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BANGKOK (NEW PHOTOS)

July 20, 2011

Looking for luck in Bangkok by Maxine Kumin. (A Poem)

Often at markets I see
people standing in line
to walk under an elephant.
They count out a few coins,
then crouch to slip beneath
the wrinkly umbrella that smells
of dust and old age
and a thousand miracles.

They unfold on the other side
blessed with long life,
good luck, solace from grief,
unruly children, and certain
liver complaints.

Conspicuous Caucasian,
I stoop to take my turn.
The feet of my elephant are stout
as planted pines.
His trunk completes
this honest structure,
this tractable, tusked,
and deeply creased
endangered shelter.

I squat in his aromatic shade
reminded of stale bedclothes,
my mother’s pantry shelves
of cloves and vinegar,
as if there were no world of drought,
no parasites, no ivory poachers,
My good luck running in
as his runs out.

Bangkok is the capital, largest urban area and primary city of Thailand. Known in Thai as Krung Thep Maha Nakhon (Thai: กรุงเทพมหานคร, pronounced [krūŋ tʰêːp máhǎː nákʰɔ̄ːn] ( listen)), or กรุงเทพฯ Krung Thep (About this sound [listen]) (help·info), meaning “city of angels” for short, it was originally a small trading post on the west bank of the lower Chao Phraya River during the Ayutthaya Kingdom. It became the capital in 1768 after the destruction of Ayutthaya by Burmese invaders. However, the current Rattanakosin Kingdom did not begin until 1782, when the capital was moved to the east bank of the river by Rama I following the death of King Taksin. The city is more formally called “Phra Nakhon” (Thai: พระนคร), referring to the original boundaries of the 18th century, while the name Krungthep Mahanakorn includes the urban areas which have since grown. Foreigners generally call the city by its original name of Bangkok.

Because of its strategic location in Southeast Asia, Siam (later Thailand) acted as a buffer-zone between the French and British colonial empires. Bangkok itself has gained a reputation as an independent, dynamic and influential city. Bangkok is the political, social and economic centre of Thailand, and one of the leading cities in Southeast Asia.

Due to the 1980s and 1990s Asian investment boom, many multinational corporations make their regional headquarters in Bangkok and the city is a regional force in finance and business. Its increasing influence on global politics, culture, fashion and entertainment underlines its status as an Alpha global city.[1] In 2009, it was the second most expensive city in South-East Asia behind Singapore.[2]

The city’s many cultural landmarks and attractions in addition to its nightlife venues has made it synonymous with exoticism. Its rapid modernization, reflected in the cityscape and the urban society, has left untouched the historic Grand Palace, Wat Arun, Vimanmek Palace Complex, hundreds of Buddhist temples, and the city’s illegal (but tolerated) red-light districts draw about 10 million international visitors each year, second only to London.[3]

Bangkok has an official population of 9,100,000 residents, while the greater Bangkok area continues some 11,971,000 (January 2008).[4] The capital is in a heavily urbanized triangle of central and eastern Thailand, which stretches from Nakhon Ratchasima to the heavily Industrialized Eastern Seaboard. Bangkok borders five other provinces: Nonthaburi, Pathum Thani, Samut Prakan, Samut Sakhon and Nakhon Pathom, and all five provinces are joined in the conurbation of the Bangkok Metropolitan Area. It is served by two international airports, Suvarnabhumi Airport and Don Mueang International Airport, four rapid transit lines.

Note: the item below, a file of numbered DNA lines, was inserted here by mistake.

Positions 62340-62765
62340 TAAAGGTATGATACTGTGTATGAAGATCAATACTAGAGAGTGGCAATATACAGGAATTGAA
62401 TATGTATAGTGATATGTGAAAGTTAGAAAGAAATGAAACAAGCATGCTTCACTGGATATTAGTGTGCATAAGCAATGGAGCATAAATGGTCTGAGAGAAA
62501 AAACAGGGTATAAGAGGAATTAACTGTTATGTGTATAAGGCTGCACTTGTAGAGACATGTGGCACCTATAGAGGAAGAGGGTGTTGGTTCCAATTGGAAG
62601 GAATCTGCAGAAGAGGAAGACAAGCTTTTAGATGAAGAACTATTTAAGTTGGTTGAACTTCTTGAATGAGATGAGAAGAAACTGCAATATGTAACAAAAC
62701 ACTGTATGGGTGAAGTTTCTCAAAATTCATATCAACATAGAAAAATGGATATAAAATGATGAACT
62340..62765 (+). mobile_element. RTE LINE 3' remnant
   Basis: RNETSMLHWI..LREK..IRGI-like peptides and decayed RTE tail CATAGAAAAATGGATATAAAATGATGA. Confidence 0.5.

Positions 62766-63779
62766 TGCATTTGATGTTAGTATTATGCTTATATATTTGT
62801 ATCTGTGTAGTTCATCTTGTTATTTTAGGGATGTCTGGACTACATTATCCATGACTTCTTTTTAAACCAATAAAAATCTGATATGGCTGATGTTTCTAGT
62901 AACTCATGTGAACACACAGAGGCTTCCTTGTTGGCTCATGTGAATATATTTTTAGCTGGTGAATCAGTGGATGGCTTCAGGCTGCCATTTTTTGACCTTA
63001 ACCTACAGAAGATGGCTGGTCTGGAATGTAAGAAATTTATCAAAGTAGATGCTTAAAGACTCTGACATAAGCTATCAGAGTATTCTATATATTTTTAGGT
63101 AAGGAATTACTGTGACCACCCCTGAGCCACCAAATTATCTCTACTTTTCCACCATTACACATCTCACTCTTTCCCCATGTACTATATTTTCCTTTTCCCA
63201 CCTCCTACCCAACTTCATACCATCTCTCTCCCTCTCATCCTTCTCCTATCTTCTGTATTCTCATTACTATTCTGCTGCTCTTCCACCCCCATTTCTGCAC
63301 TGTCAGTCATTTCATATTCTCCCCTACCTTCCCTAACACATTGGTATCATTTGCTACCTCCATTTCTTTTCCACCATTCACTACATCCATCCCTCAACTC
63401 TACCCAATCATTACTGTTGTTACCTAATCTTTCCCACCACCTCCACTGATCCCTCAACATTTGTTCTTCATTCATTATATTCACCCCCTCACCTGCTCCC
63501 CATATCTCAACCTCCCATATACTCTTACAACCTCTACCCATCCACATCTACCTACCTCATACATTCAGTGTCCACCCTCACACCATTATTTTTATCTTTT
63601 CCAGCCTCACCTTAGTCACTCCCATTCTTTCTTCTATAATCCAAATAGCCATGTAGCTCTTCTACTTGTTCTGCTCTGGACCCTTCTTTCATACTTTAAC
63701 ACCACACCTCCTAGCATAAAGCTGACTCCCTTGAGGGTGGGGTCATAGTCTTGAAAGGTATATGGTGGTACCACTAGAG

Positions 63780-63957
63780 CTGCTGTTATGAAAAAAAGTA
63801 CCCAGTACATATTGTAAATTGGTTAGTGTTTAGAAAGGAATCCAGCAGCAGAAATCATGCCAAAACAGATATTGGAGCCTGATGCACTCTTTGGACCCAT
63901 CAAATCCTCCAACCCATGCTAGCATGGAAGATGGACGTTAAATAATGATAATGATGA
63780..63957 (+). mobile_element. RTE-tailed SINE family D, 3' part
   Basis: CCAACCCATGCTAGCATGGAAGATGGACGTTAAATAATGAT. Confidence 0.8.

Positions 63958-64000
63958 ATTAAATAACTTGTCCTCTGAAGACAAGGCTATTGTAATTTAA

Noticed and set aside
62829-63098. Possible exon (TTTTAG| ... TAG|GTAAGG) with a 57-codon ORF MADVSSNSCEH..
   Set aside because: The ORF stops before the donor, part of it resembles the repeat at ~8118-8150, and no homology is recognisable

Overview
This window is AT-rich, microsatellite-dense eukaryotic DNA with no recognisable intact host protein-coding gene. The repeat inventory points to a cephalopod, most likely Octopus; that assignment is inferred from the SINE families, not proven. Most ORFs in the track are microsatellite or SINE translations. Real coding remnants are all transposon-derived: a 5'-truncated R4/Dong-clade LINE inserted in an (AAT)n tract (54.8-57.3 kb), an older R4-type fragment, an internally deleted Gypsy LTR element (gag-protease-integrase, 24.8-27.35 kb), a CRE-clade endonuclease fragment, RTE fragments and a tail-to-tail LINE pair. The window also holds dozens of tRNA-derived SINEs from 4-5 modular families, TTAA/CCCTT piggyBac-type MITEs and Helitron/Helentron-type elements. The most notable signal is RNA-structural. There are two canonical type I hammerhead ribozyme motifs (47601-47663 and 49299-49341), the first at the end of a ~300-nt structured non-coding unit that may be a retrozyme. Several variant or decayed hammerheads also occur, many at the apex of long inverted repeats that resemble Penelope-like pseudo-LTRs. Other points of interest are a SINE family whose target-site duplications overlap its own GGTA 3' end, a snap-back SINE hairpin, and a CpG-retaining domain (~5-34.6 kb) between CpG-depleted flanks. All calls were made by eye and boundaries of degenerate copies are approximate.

An elaborate network of canals known as khlongs gave Bangkok the nickname “Venice of the East” at a time when most transportation was by boat. Today, nearly all of the canals have been filled in and converted into streets. While many khlongs still exist with people living along them and markets often being operated along the banks, most are severely polluted.[19] A notable khlong market is the floating market in Taling Chan district. Through downtown Bangkok runs the Khlong Saen Saeb, which has a canal boat service. The wide river Chao Phraya, flowing through the city, has several cross-river ferries and the Chao Phraya Express Boat with as many as thirty stops along the both banks extending as far as the northern suburb of Nonthaburi.

JIM THOMPSON HOUSE - This former home of an American named Jim Thompson, who started the Thai silk industry after World War II, houses a magnificent collection of Asian art and many unique displays.

LIFE ALONG THE KHLONGS (CANALS)

LIFE ALONG THE KHLONGS (CANALS)

LIFE ALONG THE KHLONGS (CANALS)

LIFE ALONG THE KHLONGS (CANALS)

LIFE ALONG THE KHLONGS (CANALS)

LIFE ALONG THE KHLONGS (CANALS)

LIFE ALONG THE KHLONGS (CANALS)

LIFE ALONG THE KHLONGS (CANALS)

Wat Suthat Thep Wararam, Bangkok, Thailand (IN THE BACKGROUND)

WAT PHO (TEMPLE OF THE RECLINING BUDDHA)

WAT PHO (TEMPLE OF THE RECLINING BUDDHA)

Phra Maha Chedi Group, Wat Pho, Bangkok

Wat Pho, Bangkok

Wat Pho, Bangkok

Wat Phra Kaew (Temple of the Emerald Buddha),Grand Palace in Bangkok, Thailand

SEATED HERMIT (PHYSICIAN) Wat Phra Kaew Temple                                                                                                                                                 SEATED HERMIT  (PHYSICIAN)  Wat Phra Kaew (Temple of the Emerald Buddha),

YAK (A MYTHICAL GIANT) GRAND PALACE, BANGKOK

Kinnon - mythological creature, half bird, half man

GUARDS AT THE ROYAL PALACE

 

 

PHOTOS BY:

LEONARD EPSYEIN

JANELLE BURGESS

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2 Comments leave one →
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